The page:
activate [activate the Reactive Method for link α];

∀x ∈ α if state [node x locked by “accept lock[a,x,s,t]”

then {transmit “reject lock[a,x,s,t]”;}

}

where the Reactive Method is as follows; it simply fixes disasters as they occur possibly

with a configuration that is less satisfactory than the prior. It has no implications for

neighbouring interfaces, and so it presents no instability issues.

Reactive Method. Important assumption for the functioning of the reactive logic dis-

cussed here is that all interfaces capable of reactive reconfiguration use omnidirectional

antennas. The benefits and shortcomings of the usage of different antennas are dis-

cussed in details in our previous report. Two interfaces connected through directional

antenna behave similarly to a wired point to point link because they cannot connect to

any other interface to which their antennas are not aligned. This does not represent an

impediment for the proposed architecture since majority of nodes will be equipped with

omnidirectional antenna.

For the implementation of reactive logic we propose usage of simple mechanisms

that are derived from routing protocols recently developed for stationary multi-radio

mesh networks [4]. In conjunction with an appropriate routing protocol these mecha-

nisms should ensure high reactivity in minimising effect of link interruptions caused by

various factors.

Page 9

Fig.5. Frequency distribution of the path length (in hops) without and with link substitution

algorithm at 100 node network density and 10 additional links.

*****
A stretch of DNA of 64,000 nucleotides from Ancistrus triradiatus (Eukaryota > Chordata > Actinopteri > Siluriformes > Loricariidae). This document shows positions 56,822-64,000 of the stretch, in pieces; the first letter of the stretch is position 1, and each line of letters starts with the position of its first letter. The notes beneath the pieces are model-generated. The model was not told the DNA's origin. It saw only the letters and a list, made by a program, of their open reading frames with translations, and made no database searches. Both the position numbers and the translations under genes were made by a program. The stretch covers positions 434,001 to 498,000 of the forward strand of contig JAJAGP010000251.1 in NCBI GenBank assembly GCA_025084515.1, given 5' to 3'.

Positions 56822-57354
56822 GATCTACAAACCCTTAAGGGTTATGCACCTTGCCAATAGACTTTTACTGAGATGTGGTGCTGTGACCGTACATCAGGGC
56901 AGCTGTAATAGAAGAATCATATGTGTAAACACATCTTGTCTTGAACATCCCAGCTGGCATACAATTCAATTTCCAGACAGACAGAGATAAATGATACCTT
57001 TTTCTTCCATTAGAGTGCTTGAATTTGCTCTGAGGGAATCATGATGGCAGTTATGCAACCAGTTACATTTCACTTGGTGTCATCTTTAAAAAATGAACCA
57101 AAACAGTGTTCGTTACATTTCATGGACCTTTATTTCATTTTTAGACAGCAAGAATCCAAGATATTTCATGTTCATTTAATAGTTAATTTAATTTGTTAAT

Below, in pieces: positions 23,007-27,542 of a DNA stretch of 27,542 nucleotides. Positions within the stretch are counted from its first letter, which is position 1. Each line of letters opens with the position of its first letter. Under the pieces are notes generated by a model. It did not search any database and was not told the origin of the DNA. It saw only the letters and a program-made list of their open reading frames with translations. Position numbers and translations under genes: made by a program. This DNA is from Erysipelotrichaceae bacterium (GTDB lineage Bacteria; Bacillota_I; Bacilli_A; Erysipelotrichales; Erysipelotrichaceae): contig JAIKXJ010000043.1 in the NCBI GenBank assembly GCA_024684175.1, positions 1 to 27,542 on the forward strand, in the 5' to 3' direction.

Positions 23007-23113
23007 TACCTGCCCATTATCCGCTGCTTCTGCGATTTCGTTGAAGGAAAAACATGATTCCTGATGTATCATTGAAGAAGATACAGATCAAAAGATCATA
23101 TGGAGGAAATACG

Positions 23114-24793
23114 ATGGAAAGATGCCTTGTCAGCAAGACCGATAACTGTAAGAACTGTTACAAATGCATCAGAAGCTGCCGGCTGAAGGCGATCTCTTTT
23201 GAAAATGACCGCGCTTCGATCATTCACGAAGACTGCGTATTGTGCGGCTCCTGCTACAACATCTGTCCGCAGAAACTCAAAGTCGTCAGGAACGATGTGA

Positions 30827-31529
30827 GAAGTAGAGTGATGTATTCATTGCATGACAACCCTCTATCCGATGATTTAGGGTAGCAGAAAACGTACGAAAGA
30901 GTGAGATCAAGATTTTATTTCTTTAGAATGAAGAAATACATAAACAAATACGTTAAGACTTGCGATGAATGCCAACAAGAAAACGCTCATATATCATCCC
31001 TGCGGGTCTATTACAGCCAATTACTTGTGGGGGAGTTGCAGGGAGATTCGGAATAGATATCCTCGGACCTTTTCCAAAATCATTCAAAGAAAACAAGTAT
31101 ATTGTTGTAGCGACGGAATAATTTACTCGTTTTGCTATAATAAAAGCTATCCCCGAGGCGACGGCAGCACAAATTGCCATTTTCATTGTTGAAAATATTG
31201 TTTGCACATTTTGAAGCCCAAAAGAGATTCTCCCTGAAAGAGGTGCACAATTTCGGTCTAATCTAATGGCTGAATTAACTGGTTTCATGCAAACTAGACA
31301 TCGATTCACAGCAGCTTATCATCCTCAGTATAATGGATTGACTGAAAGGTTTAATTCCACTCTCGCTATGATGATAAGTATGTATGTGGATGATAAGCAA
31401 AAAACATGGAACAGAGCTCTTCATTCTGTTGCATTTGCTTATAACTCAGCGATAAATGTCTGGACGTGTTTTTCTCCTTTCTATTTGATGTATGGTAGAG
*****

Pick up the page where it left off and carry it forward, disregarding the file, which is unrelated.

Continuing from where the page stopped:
Link adjustment with unknown traffic load. Suppose that node a has interference range

Sa. Let Mabe the set of nodes in Saexcluding node a. For nodes x,y ∈ Sa, let

c(x,y) denote the cost4of the least cost path that connects x and y. We assume that:

(∀x,y)c(x,y) = c(y,x), and that if the least cost path between nodes u and v is a

subset of the least cost path between x and y then c(u,v) ≤ c(x,y). Let Nt

set of links in Saat time t, and Nt

with link [a,x] replaced by [a,y]. Let C(Nt

in Sa: C(Nt

abe the

a(?[a,x],⊕[a,y]) denotes the network configuration

a) denote the cost of the path of greatest cost

a) ? maxx,y∈Sac(x,y). Choose the pair of nodes b and c by:

(b,c) = argmin

(x,y)|[a,x]∈Nt

and swap link [a,b] for link [a,c] if:

a,y∈MaC(Nt

a(?[a,x],⊕[a,y]))

C(Nt

a(?[a,b],⊕[a,c])) < C(Nt

a) × ?

where ? < 1 is a threshold constant [7].

5.2Results and Discussion

This part of study firstly proposes the method for the link substitution that results with

the reduction of the path length. Secondly, to provide the insight in algorithms effec-

tiveness we produce over 3000 simulations. The simulation results are statistically pro-

cessed and the outcomes for 3 different densities (35,70 and 100) are obtained.

Simulation parameters. We have used a Java based framework to carry out the

simulations for the results shown and discussed in this section. The key attributes of the

simulation were:

4The precise meaning of this cost function does not matter. It could be simply the number of